The best thing to foster prayer is spiritual reading. Slow contemplation on the spiritual classics will drive us to more prayer.

God definitely wants us all to be educated and “smart” about our Faith. But what He and what we need to a much greater extent is prayer and spiritual formation. For every hour spent on apologetic reading, we need two hours of prayer/spiritual reading.

The great spiritual classics take a long time to read because they’re meant as “practical” books – they teach us what to do, and actually fulfilling what they teach really takes a lifetime of practice.

Eucharistic adoration, for example, is a great means of increasing faith and being transformed into Christ.

(I say that only knowing the narrow path and seeing the goal, but not as one who can claim the most minimal success in walking that path).


#6

It is interesting that in this period of time when religions, generally, and the Christian God, in particular, are going through a greater criticism that the mind is placed above God as the source of an answer.

Objectively looking at things already implies a frame of reference. It also is expectant of honest answers from wherever it looks. Assuming honest answers are given, perhaps, one thinks, you can arrive at a real conclusion. I was raised Catholic but a point came in my life where I realized, as an adult, that I had to choose to have a one on one relationship with Christ. As Jesus, Himself, said, no one comes to Him unless the Father first draws you to Him. You then accept Jesus Christ and the Holy Spirit comes to dwell inside you. The entire Trinity is involved in your salvation.

What of the other religions? I have met people who were Krishna, Jewish, Atheist, Agnostic, Jehovah’s Witness, believers in Astrology, as in planning their future against what the stars told them, Buddhist, Wicca, and those who were uninterested in even contemplating the idea of any sort of god.

I have also encountered people who believe that what can be perceived by the senses and analyzed scientifically represents the whole of reality.

However, the current mindset being popularized by people mistakenly referred to as comedians is “Arguing about religion is like arguing about who has the best imaginary friend.” Now, I would like you to think about this. Those who live simple, restrained lives, who follow the Commandments and temper their selfish desires are bad for the economy. Better for people to believe that they should eat, drink and be merry, and live lavishly now, because this is all there is… and it makes money for others. Better to believe that “this is just the way things are” and go with the crowd because, well, “everybody’s doing it,” no matter what ‘it’ may happen to be.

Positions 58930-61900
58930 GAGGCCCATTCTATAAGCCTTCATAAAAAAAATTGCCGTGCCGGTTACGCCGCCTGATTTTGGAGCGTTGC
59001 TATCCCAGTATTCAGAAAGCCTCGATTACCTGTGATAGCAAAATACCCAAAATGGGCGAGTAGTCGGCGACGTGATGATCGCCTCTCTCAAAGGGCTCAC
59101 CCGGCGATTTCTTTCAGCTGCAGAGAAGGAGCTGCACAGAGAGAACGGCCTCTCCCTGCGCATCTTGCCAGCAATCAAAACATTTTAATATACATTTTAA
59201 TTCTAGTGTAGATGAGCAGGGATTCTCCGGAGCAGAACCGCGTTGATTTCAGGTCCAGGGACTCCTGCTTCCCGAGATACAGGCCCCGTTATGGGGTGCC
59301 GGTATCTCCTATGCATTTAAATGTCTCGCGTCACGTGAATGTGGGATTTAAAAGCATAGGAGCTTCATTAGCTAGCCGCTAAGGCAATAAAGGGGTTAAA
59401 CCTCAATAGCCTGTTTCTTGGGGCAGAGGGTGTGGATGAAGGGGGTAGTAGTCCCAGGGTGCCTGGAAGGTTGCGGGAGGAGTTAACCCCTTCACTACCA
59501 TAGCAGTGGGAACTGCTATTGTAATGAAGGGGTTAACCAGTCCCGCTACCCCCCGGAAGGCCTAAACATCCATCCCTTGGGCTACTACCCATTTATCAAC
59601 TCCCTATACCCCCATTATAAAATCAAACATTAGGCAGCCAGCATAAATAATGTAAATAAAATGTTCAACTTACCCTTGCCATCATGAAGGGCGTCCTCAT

I don’t resent anyone else because of their beliefs. I thank God I live in a country where a mosque stands next to a Catholic Church, with a synogogue down the street. Or that a friend of mine is a Buddhist. I don’t find my beliefs superior to others in the sense that I am better. We are all human beings and, as you may have read, both Pope Benedict, and Pope John Paul II before him, made and are making many efforts to build a global sense of understanding between the various religions and to promote the dignity of the human person in a constructive, peaceful way.

Yes, there is a commonality among the world’s major religions about certain things. However, Allah is not the Christian God, and although Muslims recognize Jesus Christ as a great teacher, they do not recognize His divinity. In the sense that you are truly seeking, you will find Him. And if you feel weak or perhaps, not capable enough, pray for guidance. This is a spiritual journey first. “Seek ye first the kingdom of heaven and all the things that are in it…”

Intellectually, the Church has always maintained that faith and reason are complementary. And that an awareness of God can be achieved through human reason. Pope John Paul II said, “Do not lose heart.”

If you seek honestly and ask, God will surely answer.

God bless,
Ed


#7

My opinion is this statement is incorrect. All of the religions listed in this short list have the same core base. I know and speak with many who do not consider the others “wrong” they believe opportunity is missed by some. But to say anyone of these is wrong is actually to say all of these are wrong. If I were in a foreign place and the people there were worshiping a mountain, tree, pole what ever I would not consider them wrong. I would think there attempts to reveal the Natural Moral Law written in their souls had lead to a misguided symbol of God. Yet since the item they worship was made by God their not too far away from the source.